Details of the “Present Effect” Rule

In a long and detailed opinion, the Office of Hearings and Appeals (“OHA”) of the Small Business Administration (“SBA”) discusses many of the bases of the “present effect” rule which is found in the SBA rules at 13 CFR §121.103(d). Size Appeal of Enhanced Vision Systems, Inc., SBA No. SIZ-5978, Dec. 13, 2018. The “present effect” rule states as follows:

(d)Affiliation arising under stock options, convertible securities, and agreements to merge.

  1. In determining size, SBA considers stock options, convertible securities, and agreements to merge (including agreements in principle) to have a present effect on the power to control a concern. SBA treats such options, convertible securities, and agreements as though the rights granted have been exercised.
  2. Agreements to open or continue negotiations towards the possibility of a merger or a sale of stock at some later date are not considered “agreements in principle” and are thus not given present effect.
  3. Options, convertible securities, and agreements that are subject to conditions precedent which are incapable of fulfillment, speculative, conjectural, or unenforceable under state or Federal law, or where the probability of the transaction (or exercise of the rights) occurring is shown to be extremely remote, are not given present effect.
  4. An individual, concern or other entity that controls one or more other concerns cannot use options, convertible securities, or agreements to appear to terminate such control before actually doing so. SBA will not give present effect to individuals’, concerns’ or other entities’ ability to divest all or part of their ownership interest in order to avoid a finding of affiliation.

The facts of the case are fairly simple, and OHA held that the present effect rule applied.

  • Freedom Scientific, a subsidiary of VFO gained interest in acquiring Enhanced Vision Systems, Inc. in 2015, and VFO approached Enhanced Vision regarding a potential acquisition in May of 2017.
  • On November 16, 2017, VFO sent Enhanced Systems a “Non-Binding Indication of Interest (“LOI”) which required an expeditious execution of the purchase, exclusivity period (through July 31, 2017) and due diligence requirements. VFO and Enhanced Systems attempted to reach an agreement in good faith through December 2017.
  • On December 7, 2017, Enhanced Vision submitted a proposal in response to a Department of Veterans Affairs solicitation that had been set aside entirely for small business, for closed circuit television systems. It is this solicitation and an award to Enhanced Systems that is at issue in the appeal.
  • Because of “softness” in Enhanced Systems’ financial performance, VFO could not move forward with the agreement, and the parties were at an impasse at end-2017.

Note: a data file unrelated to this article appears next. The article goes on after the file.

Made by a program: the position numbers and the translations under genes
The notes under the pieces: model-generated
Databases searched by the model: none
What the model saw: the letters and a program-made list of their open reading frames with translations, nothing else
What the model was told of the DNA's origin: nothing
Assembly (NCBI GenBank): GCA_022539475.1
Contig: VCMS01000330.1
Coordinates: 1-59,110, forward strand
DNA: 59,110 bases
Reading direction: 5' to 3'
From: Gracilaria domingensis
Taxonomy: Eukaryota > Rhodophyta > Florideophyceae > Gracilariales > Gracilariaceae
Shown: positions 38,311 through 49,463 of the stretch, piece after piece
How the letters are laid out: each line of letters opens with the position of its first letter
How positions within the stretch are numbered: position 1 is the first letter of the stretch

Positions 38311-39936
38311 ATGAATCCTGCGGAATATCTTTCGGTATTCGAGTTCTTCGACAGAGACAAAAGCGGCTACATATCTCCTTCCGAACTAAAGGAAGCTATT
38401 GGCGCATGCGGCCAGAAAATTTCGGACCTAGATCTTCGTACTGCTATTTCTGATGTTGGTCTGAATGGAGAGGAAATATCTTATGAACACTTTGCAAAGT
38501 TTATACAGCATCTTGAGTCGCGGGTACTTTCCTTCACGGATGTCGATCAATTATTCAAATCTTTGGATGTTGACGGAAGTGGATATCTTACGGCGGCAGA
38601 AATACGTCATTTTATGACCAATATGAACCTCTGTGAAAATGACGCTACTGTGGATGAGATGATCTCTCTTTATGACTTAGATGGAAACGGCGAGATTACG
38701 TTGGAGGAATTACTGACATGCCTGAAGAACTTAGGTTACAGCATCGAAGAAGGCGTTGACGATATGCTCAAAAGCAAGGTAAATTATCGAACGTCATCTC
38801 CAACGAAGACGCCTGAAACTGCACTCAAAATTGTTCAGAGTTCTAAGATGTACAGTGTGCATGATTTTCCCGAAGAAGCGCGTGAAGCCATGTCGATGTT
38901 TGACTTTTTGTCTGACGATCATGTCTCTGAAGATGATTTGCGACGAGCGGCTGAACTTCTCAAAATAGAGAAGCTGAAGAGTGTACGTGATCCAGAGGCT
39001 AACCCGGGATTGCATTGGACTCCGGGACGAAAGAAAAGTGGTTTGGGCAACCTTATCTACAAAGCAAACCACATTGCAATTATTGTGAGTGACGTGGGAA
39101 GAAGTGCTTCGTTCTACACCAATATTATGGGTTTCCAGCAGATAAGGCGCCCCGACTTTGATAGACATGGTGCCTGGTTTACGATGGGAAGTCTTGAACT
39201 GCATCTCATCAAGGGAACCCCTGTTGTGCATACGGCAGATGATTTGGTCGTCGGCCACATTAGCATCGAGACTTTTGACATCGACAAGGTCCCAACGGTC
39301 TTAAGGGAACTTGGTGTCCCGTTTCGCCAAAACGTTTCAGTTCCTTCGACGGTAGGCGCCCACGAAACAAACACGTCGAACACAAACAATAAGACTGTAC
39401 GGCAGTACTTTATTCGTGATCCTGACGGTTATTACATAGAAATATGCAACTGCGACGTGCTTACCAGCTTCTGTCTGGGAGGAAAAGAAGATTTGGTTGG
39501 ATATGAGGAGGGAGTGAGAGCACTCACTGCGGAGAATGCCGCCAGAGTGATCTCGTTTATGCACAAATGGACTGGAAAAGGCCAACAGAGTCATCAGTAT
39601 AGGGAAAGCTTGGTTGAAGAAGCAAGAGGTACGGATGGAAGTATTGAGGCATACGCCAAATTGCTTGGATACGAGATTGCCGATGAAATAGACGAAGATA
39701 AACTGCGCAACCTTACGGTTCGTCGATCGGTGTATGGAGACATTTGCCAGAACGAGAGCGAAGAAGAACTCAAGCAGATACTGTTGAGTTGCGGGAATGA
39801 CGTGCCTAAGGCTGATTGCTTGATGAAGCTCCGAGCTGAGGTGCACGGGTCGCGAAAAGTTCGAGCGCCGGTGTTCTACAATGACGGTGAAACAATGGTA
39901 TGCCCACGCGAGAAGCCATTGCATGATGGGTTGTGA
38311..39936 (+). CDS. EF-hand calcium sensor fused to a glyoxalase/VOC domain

• VFO contacted Enhanced systems to restart negotiations, and a purchase agreement was reached on September 14, 2018.

OHA considered various facts concerning the purchase.

  1. Although the LOI was allegedly only an agreement to engage in exclusive negotiations, a revised LOI was mutually signed and executed on Nov. 17, 2017, and included an agreed on price
  2. The fact that the LOI included a previously negotiated definite price, without any conditions that would vary the price, supported a finding that the LOI is an agreement
  3. The fact that the LOI was not an agreement in principle because it was described as “non-binding” does not make it not an agreement in principle
  4. The fact that the LOI required a due diligence review before proceeding with a final transaction agreement does not negate finding the agreement as an agreement in principle
  5. Just because the LOI did not contain all the essential terms of a purchase agreement does not negate its being an agreement in principle.
  6. The fact that negotiations broke down does not negate the LOI’s being an agreement in principle.

OHA held that the LOI between Enhanced Visions and VFO was an agreement in principle, which must be given present effect at the time of its execution. This means that the LOI agreement must be treated as if the merger took place on Nov. 17, 2017, the date the LOI was signed and executed. This meant that Enhanced Systems and VFO were affiliated as of Dec. 7, 2017, when Enhanced Systems submitted its offer, and this is the date on which its size must be determined. Based on the size standards, Enhanced Systems admitted it would be too large for this procurement, if it were found to be affiliated with VFO.

The Takeaway: If you engage in negotiations and Letters of Intent for acquisition, be sure that they will not carry “present effect” by heeding the principles used by OHA as set forth above. (No stated price, make it crystal clear that there are many conditions precedent that could happen to negate the agreement, particularly those in due diligence, specify that there are numerous obstacles to making the agreement, explicitly stating that this is a not agreement in principle and should not be given present effect).

For other helpful suggestions on government contracting, visit:
Richard D. Lieberman’s FAR Consulting at, and Mistakes in Government Contracting at

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